Fellowships and internships provide professional training and research opportunities for students and scholars at various levels, as well as the chance to engage with F|S staff and utilize the museums’ rich resources. Several fellowships are available to support graduate students and visiting scholars through the Freer|Sackler, the Smithsonian, or outside institutions. The Freer|Sackler also offers internships to students and interested individuals in its many departments. See below for more information.
The collections, archives, and library of the Freer|Sackler form a rich resource for research. Several fellowships are available to support graduate students and visiting scholars through the Freer|Sackler, the Smithsonian, or outside institutions.
Mellon Indian Conservation Fellowship Program
The Freer|Sackler is thrilled to partner with the Metropolitan Museum of Art and the Stichting Restauratie Atelier Limburg (SRAL) in the Mellon-funded Indian Conservation Fellowship Program. These fellowships are designed to broaden the experience of conservators currently working in art and cultural heritage museums and institutions in India. Six to eight fellowships are awarded annually, each for a period of three to six months. The Freer|Sackler hosts one of these fellows per year.
Applicants must be conservators with daily responsibility for the care of objects. Preference will be given to conservators at a relatively early stage of their careers (approximately three to eight years conservation experience) and employed by museums or other institutions in India concerned with the study, conservation, and display of the country’s artistic and cultural heritage. Knowledge of conservation principles and a basic academic background in conservation practice and artists’ materials are expected, as well as a strong grasp of spoken and written English.
The fellowship includes support for travel to the host institution as well as research travel for conferences, seminars, and visits to other conservation laboratories or cultural institutions. Health care coverage, visa expenses, and costs for residence permits are also covered. At the end of their fellowship, fellows will be able to purchase tools, equipment, and supplies for use at their home institutions.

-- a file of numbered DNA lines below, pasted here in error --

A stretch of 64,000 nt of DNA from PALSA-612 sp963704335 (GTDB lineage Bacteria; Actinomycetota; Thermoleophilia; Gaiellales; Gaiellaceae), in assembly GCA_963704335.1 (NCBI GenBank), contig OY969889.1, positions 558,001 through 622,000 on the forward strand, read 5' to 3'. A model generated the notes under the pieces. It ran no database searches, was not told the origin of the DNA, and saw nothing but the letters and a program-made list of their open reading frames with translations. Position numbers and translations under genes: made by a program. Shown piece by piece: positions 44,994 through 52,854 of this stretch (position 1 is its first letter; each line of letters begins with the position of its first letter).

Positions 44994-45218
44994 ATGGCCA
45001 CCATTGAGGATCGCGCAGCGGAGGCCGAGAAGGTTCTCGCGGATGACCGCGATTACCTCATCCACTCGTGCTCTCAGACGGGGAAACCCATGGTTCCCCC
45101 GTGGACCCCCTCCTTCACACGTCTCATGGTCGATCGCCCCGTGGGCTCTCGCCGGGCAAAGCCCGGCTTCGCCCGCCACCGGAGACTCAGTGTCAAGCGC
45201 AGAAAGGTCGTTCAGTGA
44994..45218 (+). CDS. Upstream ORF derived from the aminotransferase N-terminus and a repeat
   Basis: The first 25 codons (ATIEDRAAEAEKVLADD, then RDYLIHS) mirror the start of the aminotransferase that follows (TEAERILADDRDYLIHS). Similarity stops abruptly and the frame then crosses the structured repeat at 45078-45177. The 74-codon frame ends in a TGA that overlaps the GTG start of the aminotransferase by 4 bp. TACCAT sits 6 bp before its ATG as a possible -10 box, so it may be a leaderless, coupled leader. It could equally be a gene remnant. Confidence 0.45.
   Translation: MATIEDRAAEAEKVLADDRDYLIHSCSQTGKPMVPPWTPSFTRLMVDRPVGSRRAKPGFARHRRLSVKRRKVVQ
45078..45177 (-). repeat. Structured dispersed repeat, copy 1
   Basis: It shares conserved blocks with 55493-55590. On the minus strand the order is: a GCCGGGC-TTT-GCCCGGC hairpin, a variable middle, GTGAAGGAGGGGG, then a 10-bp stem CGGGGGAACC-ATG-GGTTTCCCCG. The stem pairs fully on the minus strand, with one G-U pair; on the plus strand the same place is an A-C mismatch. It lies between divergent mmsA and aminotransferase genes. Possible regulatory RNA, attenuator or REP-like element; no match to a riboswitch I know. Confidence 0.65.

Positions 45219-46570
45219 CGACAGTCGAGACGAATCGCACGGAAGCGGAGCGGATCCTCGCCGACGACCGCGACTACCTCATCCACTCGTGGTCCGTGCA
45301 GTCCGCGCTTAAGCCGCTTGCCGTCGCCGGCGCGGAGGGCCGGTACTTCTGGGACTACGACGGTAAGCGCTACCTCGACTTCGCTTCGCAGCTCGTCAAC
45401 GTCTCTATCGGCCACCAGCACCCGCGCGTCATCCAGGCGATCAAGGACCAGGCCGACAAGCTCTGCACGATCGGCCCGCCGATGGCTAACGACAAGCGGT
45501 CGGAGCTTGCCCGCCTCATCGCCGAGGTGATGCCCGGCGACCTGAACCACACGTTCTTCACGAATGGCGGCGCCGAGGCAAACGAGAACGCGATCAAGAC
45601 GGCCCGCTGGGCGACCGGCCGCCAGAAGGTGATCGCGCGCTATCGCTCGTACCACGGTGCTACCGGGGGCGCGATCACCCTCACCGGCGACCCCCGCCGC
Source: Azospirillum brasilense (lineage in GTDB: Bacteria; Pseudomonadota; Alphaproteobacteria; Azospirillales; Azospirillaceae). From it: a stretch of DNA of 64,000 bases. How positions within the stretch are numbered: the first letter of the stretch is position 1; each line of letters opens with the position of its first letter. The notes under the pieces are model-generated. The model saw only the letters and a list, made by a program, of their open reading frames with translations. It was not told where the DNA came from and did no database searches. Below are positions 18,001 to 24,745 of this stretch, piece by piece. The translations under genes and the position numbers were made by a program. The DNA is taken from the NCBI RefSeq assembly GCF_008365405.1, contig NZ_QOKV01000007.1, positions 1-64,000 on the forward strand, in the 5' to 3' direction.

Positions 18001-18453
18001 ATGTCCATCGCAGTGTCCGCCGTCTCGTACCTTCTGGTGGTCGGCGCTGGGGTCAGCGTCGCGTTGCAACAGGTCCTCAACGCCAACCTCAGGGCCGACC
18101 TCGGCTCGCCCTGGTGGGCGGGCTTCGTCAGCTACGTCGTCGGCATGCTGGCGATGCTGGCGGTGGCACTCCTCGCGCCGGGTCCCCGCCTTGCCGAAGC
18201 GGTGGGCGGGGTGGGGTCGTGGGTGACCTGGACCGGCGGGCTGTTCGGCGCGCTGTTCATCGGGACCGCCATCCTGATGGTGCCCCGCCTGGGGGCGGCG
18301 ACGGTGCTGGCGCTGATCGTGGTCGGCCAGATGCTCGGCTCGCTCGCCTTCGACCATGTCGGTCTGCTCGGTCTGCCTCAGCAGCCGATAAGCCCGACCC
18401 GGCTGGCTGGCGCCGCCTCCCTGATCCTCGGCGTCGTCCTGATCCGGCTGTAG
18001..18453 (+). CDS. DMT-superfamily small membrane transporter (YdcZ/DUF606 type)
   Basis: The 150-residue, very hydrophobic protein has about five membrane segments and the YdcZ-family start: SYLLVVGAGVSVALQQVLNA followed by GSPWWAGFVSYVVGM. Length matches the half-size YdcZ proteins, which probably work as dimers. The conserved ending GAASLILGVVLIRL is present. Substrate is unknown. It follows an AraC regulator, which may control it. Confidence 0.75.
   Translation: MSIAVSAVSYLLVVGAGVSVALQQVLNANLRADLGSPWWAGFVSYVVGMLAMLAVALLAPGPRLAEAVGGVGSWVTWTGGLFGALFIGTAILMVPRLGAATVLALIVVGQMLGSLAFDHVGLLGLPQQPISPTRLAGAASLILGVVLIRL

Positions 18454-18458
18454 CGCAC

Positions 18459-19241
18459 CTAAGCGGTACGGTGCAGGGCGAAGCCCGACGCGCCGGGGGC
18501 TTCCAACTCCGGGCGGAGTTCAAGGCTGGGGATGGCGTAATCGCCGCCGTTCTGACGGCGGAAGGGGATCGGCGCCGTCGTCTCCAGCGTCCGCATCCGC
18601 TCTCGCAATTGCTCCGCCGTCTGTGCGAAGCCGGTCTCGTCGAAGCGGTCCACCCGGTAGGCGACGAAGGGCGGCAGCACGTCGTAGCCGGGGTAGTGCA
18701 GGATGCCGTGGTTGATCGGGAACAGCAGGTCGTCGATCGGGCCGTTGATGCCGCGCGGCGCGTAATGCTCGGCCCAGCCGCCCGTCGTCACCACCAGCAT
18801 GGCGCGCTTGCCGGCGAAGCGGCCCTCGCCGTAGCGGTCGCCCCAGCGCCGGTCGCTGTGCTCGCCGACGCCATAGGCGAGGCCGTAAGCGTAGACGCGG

2018 Fellow: Subir Kumar Dey, paper conservator at the Victoria Memorial Hall, Kolkata, India
Subir received his conservation training as an apprentice with Dr. Debika Chatterjee, head of conservation at the Victoria Memorial Hall. He received additional training from British paper conservators during the Calcutta Tercentenary Trust project from 1992 to 1997 at the Victoria Memorial Hall. He interned in paper conservation at the British Museum and worked with conservators Michael Wheeler at the V&A and David Jacob at the British Library.
Hagop Kevorkian fellowship
In early September 2013, the Freer|Sackler welcomed Hagop Kevorkian fellow Amanda Malkin to the paper conservation lab. The two-year Kevorkian fellowship will support conservation treatment of at least 100 Islamic manuscript folios, with the goal of preserving and stabilizing the many treasures within the manuscript collections. Islamic manuscript paintings are inherently unstable due to the way they were created. The application of numerous layers of paint, burnishing of each layer between subsequent applications, and painting on top of layers of gold paint or leaf all contribute to insecurity and a lack of adhesion of the pigment to the paper support. This leads to the cracking, lifting, and flaking of the media, which can eventually fall off the support if it is not treated. Additional condition issues observed in Islamic manuscripts include the presence of accretions, or foreign material, such as adhesives, wax, or fly droppings that have become stuck to the surface of the paint or the paper. These can obscure the minute details that distinguish these miniature paintings, as well as cause deterioration or discoloration of the paint or paper.
During her fellowship, Malkin will work under the stereomicroscope to document the condition of the manuscripts’ pages, illuminations, and illustrations; consolidate unstable media; and mechanically reduce surface accretions. In addition to conservation treatment, Amanda will work with Paper Conservator Emily Jacobson and Chief Curator and Curator of Islamic Art Massumeh Farhad on a research project to provide further insight into these beautiful yet not well-studied miniature paintings.
Amanda Malkin graduated from Northumbria University in 2012 with an MA in the conservation of fine art, specializing in works of art on paper. She was a recent Kress fellow at the Northeast Document Conservation Center in Andover, Massachusetts. She has interned at the National Galleries of Scotland, with a private paper conservator in the United Kingdom, and at the Williamstown Conservation Center in Williamstown, Massachusetts. Her current fellowship at the Freer|Sackler enhances and encourages her appreciation of miniature paintings, while preparing and training her to assist other museums with their Islamic collections in the future.
The museums’ many departments offer a wide range of learning opportunities for interns throughout the year. View details and opportunities.